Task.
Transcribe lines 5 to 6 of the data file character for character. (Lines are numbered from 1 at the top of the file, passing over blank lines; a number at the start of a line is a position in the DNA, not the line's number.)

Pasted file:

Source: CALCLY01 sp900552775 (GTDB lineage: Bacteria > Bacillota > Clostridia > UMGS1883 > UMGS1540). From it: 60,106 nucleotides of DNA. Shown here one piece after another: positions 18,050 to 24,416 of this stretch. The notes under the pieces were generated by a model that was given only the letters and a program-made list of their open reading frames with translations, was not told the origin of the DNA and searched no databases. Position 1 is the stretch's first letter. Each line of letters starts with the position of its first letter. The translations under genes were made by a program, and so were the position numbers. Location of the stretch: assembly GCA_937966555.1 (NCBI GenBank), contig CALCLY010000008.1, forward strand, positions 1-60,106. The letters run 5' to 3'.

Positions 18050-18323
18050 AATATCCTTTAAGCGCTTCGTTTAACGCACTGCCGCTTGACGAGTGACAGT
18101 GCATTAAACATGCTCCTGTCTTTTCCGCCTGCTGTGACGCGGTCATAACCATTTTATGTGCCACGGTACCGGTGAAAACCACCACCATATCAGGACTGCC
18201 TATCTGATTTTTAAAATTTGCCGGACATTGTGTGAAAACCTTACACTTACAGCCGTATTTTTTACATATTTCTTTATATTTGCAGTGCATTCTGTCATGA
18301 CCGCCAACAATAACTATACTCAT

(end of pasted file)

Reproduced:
18201 TATCTGATTTTTAAAATTTGCCGGACATTGTGTGAAAACCTTACACTTACAGCCGTATTTTTTACATATTTCTTTATATTTGCAGTGCATTCTGTCATGA
18301 CCGCCAACAATAACTATACTCAT